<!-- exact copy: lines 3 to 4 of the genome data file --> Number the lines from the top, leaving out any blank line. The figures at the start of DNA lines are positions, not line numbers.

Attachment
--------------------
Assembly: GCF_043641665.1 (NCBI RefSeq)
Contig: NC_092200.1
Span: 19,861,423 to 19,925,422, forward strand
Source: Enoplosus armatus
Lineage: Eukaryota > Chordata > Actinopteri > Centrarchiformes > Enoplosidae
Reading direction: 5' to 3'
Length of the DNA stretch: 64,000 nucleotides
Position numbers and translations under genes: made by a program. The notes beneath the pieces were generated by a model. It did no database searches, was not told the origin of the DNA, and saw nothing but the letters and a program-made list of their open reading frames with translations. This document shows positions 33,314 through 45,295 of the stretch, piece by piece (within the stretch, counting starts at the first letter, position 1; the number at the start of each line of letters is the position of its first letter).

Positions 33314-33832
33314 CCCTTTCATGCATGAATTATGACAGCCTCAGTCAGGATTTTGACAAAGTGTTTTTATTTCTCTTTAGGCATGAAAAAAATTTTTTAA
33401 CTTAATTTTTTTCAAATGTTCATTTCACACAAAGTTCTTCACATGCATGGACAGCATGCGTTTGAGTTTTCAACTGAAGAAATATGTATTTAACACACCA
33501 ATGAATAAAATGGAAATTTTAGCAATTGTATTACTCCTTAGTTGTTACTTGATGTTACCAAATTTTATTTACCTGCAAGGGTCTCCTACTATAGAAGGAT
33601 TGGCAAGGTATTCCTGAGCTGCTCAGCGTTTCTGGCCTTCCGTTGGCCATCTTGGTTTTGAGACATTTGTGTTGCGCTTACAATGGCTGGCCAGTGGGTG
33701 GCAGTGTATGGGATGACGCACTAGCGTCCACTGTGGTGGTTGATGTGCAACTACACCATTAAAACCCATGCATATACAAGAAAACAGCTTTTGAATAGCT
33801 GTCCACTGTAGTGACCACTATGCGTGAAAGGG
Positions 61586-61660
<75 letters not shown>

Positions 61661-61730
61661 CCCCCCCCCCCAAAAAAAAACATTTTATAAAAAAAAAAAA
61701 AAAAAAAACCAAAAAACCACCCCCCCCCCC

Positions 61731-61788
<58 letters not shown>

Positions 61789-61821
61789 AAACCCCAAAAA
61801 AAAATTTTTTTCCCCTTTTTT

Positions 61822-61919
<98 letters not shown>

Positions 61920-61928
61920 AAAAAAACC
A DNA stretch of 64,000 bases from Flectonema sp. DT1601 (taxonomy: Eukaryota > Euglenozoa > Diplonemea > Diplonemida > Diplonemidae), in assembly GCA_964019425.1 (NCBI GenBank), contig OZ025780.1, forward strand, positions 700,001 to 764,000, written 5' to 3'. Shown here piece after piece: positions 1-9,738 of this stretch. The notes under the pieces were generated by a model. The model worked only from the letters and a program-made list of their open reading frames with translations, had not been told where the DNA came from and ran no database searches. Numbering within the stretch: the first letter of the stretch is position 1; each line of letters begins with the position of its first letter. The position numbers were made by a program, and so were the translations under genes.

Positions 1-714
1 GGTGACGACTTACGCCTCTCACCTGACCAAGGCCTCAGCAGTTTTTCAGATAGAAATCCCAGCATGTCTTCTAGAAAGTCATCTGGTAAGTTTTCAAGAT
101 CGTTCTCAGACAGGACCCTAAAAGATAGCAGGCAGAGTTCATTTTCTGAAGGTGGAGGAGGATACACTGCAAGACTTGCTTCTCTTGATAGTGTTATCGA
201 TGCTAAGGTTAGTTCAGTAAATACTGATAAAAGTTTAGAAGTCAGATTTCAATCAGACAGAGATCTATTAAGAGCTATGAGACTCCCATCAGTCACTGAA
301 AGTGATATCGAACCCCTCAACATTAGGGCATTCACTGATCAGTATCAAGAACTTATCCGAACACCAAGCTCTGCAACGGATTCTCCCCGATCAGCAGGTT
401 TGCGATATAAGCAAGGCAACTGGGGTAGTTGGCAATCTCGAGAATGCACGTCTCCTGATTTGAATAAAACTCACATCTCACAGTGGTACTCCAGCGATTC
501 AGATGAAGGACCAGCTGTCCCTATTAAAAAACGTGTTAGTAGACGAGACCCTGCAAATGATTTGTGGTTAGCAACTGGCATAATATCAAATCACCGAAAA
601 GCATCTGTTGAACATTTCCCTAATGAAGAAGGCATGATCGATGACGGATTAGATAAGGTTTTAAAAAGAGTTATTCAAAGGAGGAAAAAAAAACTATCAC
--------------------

Span: 19,861,423 to 19,925,422, forward strand
Source: Enoplosus armatus